DEA States That Delta-8 is Not a Federally Controlled Substance

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As numerous states have banned delta-8 THC, industry members have debated whether the psychoactive, intoxicating cannabinoid delta-8 THC is a federally controlled substance when derived from hemp.

In a Nov. 2 blog post, cannabis and hemp attorney Rod Kight of Kight Law, who has been closely following and commenting on delta-8, highlighted that the U.S. Drug Enforcement Administration (DEA) has clarified in 2021 that hemp-derived delta-8 is not a federally controlled substance.

Kight points out in the blog post that in a June virtual town hall meeting, the Florida Department of Agriculture and Consumer Services’ (FDACS) cannabis director, Holly Bell, asked the DEA’s chief of intergovernmental affairs, Sean Mitchell, if delta-8 is federally legal.

Mitchell responded: “Sure, and I also want to expand beyond delta-8. There’s delta-8, there’s delta-10, there’s all kind of different cannabinoids associated with Cannabis sativa L. that are kind of out there and making the rounds. So, what I want to say—and I’ll be very deliberate and clear—at this time, I repeat again, at this time—per the [2018] Farm Bill, the only thing that is a controlled substance is delta-9 THC greater than 0.3% based on a dry-weight basis.”

Another communication from the DEA that Kight cited in the blog post is a September letter written by Dr. Terrence L. Boos, Ph.D., chief of the DEA’s Drug & Chemical Evaluation Section in its Diversion Control Division. In that letter, addressed to Donna C. Yeatman, R.Ph., executive director of Alabama’s Board of Pharmacy, Boos states that delta-8 THC can be naturally occurring in the cannabis plant or “synthetically produced from non-cannabis materials.” Boos also explains that the Controlled Substances Act (CSA) doesn’t control tetrahydrocannabinols in hemp.

Boos writes: “Accordingly, cannabinoids extracted from the cannabis plant that have a D9-THC concentration of not more than 0.3 percent on a dry weight basis meet the definition of ‘hemp’ and thus are not controlled under the CSA.”

Hemp Grower recently spoke with Graham Farrar, co-founder, president, board member and chief cannabis officer of vertically integrated high-THC cannabis company Glass House Brands. Farrar is also CEO of SoCal Hemp, a Mojave Desert hemp cannabinoid joint venture between Glass House Brands and natural resources provider Cadiz; that company grew about 50 acres of CBD hemp this year.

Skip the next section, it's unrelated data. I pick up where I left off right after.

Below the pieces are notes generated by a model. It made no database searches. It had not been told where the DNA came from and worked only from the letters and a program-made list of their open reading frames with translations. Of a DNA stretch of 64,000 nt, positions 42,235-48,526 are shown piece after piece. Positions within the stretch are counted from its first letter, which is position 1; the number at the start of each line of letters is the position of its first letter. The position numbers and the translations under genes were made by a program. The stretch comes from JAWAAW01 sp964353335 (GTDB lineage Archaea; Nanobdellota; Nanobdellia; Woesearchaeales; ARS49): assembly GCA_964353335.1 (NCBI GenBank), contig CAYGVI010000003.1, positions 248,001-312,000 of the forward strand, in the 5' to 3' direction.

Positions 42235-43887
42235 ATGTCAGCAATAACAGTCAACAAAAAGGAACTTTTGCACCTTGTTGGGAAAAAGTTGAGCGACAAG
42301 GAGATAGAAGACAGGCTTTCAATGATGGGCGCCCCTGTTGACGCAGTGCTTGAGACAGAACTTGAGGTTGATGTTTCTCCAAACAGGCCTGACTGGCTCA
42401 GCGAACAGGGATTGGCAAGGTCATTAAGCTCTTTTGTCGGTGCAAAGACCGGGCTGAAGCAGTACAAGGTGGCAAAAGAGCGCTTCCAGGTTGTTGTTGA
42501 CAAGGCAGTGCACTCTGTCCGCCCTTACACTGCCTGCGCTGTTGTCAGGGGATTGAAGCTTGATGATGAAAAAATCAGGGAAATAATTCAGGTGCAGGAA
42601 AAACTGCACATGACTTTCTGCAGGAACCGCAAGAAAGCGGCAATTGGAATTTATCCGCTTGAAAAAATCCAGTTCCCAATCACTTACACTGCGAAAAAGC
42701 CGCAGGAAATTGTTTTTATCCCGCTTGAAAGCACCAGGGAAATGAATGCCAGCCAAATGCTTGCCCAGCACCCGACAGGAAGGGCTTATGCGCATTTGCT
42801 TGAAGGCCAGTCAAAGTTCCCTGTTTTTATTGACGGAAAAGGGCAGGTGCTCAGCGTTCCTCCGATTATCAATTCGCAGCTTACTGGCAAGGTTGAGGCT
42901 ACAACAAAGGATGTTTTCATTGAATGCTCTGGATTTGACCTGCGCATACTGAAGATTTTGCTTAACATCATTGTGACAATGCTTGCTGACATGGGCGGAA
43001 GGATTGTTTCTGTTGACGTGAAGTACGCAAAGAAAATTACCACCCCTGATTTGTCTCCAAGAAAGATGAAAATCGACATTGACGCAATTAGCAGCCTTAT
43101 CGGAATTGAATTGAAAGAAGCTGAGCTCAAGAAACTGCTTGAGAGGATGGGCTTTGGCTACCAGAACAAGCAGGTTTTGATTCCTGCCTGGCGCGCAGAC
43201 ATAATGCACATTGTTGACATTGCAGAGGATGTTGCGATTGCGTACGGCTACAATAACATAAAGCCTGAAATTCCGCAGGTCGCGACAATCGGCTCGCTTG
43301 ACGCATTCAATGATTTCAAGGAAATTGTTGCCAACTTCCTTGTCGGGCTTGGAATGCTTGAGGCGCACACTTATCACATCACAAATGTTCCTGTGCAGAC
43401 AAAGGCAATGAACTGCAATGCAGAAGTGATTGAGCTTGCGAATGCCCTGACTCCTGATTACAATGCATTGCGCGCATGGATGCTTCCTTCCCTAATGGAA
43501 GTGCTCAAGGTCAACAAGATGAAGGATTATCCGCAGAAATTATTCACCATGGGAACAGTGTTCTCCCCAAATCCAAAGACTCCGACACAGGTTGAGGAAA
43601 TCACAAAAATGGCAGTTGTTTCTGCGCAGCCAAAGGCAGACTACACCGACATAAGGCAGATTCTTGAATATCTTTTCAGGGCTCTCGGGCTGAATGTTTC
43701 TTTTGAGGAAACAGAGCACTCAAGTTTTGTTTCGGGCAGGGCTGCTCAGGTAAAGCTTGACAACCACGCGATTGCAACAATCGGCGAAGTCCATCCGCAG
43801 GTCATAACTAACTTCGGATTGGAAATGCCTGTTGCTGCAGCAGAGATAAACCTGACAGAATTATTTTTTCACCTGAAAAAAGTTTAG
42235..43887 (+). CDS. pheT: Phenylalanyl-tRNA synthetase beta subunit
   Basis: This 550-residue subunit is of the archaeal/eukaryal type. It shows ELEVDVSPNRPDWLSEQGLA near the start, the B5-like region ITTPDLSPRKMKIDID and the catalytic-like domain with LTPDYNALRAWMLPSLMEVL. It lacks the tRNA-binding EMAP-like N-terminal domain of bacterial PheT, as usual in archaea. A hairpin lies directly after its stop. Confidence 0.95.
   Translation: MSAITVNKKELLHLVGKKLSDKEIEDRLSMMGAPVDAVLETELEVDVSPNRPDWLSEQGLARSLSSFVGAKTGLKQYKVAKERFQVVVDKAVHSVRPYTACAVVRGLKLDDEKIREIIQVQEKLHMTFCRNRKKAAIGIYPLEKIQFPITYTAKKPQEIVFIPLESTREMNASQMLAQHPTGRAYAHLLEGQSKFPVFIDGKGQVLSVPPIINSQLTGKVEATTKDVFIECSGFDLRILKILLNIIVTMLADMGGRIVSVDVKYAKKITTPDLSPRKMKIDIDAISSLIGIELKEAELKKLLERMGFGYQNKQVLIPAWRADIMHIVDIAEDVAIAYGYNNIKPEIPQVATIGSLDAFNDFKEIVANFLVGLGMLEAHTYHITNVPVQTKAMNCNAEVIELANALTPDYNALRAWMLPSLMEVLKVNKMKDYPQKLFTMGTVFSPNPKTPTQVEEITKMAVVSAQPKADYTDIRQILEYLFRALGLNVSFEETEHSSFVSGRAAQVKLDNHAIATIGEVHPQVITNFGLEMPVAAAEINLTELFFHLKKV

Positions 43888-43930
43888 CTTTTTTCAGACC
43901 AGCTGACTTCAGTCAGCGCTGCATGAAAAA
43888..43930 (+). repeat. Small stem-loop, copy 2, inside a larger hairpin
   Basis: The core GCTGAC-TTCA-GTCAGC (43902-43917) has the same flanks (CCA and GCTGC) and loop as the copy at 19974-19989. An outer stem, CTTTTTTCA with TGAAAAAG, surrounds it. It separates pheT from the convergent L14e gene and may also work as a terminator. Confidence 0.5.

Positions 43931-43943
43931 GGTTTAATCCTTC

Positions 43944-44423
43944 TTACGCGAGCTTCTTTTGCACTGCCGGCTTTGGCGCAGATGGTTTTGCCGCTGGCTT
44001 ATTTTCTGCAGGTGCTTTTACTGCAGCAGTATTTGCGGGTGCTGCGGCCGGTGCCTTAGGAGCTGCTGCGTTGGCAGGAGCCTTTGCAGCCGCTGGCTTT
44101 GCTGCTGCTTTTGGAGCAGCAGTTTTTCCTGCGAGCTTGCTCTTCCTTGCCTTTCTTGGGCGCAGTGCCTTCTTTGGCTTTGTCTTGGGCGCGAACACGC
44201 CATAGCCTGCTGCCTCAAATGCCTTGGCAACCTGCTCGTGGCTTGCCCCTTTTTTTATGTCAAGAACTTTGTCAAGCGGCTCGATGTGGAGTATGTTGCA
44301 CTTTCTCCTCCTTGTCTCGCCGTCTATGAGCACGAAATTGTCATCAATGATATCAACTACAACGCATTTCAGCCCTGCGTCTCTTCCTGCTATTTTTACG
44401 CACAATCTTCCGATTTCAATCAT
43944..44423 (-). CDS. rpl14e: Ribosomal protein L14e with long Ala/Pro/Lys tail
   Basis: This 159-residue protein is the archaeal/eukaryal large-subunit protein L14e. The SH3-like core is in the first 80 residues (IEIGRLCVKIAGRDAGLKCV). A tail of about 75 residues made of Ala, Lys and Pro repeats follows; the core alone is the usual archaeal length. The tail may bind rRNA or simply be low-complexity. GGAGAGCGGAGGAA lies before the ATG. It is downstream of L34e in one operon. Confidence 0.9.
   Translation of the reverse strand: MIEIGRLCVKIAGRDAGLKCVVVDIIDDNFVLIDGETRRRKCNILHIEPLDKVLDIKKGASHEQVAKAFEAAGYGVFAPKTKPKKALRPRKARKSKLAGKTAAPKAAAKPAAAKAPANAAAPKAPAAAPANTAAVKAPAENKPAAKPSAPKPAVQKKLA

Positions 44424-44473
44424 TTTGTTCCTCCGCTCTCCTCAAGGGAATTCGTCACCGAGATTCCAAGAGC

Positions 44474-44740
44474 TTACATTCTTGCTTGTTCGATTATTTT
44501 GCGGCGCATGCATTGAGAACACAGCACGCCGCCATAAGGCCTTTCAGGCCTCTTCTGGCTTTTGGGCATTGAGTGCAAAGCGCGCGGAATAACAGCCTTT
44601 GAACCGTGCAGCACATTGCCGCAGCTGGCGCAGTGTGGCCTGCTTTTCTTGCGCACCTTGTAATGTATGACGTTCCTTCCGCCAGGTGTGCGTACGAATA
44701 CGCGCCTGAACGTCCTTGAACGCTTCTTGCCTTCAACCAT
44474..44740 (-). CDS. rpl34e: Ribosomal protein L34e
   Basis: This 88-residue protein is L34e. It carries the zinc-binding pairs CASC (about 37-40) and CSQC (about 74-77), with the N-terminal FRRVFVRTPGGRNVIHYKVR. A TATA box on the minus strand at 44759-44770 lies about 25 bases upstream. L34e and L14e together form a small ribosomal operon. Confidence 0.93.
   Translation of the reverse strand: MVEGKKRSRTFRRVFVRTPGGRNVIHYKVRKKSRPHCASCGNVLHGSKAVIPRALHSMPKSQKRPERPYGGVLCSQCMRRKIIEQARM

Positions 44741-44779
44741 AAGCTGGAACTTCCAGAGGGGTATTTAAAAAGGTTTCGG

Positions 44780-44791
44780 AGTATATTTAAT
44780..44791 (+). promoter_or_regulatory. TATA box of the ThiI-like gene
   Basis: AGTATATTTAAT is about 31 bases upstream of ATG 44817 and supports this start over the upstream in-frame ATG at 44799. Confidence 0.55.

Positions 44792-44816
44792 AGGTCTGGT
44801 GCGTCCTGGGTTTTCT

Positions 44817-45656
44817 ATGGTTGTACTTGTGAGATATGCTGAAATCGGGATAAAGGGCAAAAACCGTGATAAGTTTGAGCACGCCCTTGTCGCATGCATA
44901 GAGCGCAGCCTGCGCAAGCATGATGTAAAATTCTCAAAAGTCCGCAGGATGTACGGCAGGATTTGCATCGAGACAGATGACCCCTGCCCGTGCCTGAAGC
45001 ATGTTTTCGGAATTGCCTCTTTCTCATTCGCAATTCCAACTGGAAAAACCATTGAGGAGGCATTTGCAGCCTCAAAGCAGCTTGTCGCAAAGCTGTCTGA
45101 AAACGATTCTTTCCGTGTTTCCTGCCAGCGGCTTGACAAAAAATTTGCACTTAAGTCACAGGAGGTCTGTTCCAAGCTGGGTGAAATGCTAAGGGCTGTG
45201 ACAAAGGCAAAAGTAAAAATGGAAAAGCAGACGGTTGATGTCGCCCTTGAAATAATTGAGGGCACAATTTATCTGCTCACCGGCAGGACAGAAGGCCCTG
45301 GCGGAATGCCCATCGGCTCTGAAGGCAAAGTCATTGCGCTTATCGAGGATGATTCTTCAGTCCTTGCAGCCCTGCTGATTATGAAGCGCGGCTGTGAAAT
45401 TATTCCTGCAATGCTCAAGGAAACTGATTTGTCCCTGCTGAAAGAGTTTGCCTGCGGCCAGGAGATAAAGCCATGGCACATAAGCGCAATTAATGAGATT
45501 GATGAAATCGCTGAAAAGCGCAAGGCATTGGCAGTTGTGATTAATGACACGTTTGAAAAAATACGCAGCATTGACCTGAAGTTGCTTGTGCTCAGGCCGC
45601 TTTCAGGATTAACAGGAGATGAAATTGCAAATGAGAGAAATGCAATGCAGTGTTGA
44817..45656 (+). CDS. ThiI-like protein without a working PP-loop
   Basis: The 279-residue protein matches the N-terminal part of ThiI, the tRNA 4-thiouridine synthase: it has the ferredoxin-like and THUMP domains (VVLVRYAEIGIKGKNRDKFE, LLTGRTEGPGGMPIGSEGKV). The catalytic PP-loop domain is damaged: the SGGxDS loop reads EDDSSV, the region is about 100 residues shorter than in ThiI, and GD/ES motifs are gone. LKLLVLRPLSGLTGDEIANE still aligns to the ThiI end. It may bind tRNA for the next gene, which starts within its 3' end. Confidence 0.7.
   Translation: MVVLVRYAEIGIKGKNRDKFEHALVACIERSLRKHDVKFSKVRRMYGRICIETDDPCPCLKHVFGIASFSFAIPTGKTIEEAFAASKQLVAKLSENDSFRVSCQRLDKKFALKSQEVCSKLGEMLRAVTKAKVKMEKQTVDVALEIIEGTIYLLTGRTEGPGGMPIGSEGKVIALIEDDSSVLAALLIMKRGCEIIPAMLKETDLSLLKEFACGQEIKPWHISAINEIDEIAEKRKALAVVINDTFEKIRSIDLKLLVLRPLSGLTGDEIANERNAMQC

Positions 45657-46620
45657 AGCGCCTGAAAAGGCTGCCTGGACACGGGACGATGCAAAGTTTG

“I think the fact that [the DEA] came out and said … delta-9 THC can’t be higher than 0.3%—it doesn’t say anything else—it doesn’t say ‘delta-8,’ it doesn’t say ‘THC’ and leave it broad—it says ‘delta-9 THC’—and so, I think that clarification, at least at the federal level, is really nice to have,” Farrar said.

He continued: “Many states have taken a total-THC approach, if you want to use that language, which is THC is THC, and they don’t care about the isomers. And that’s fine—states get to do what they want in this. But it is nice, at least, to know that the federal government’s not out there saying, ‘Hey, this is illegal.’ So, I think it’s great to have that clarity because then once you have clarity, you can figure out to do with it.”

In another recent interview, Hemp Grower spoke with August Battles, CEO and co-owner of Milwaukee, Wisc., hemp product manufacturer Vance Global. The company started with CBD flower cigarettes and now also sells CBD hemp flower (not rolled), delta-8 flower and cigarettes, and delta-8 gummies, using hemp sourced from Wisconsin and Oregon. Delta-8 is currently the company’s main focus, Battles said.

Following the DEA’s recent messaging around delta-8, Battles said he anticipates the delta-8 market will open up more. “We’re realizing you don’t want to throw all your eggs in one basket in this industry because it could be like CBD, where it’s hot one minute and then not the next,” he said. “So, you kind of have to jump into every single aspect [of] it.”

 

Schaka

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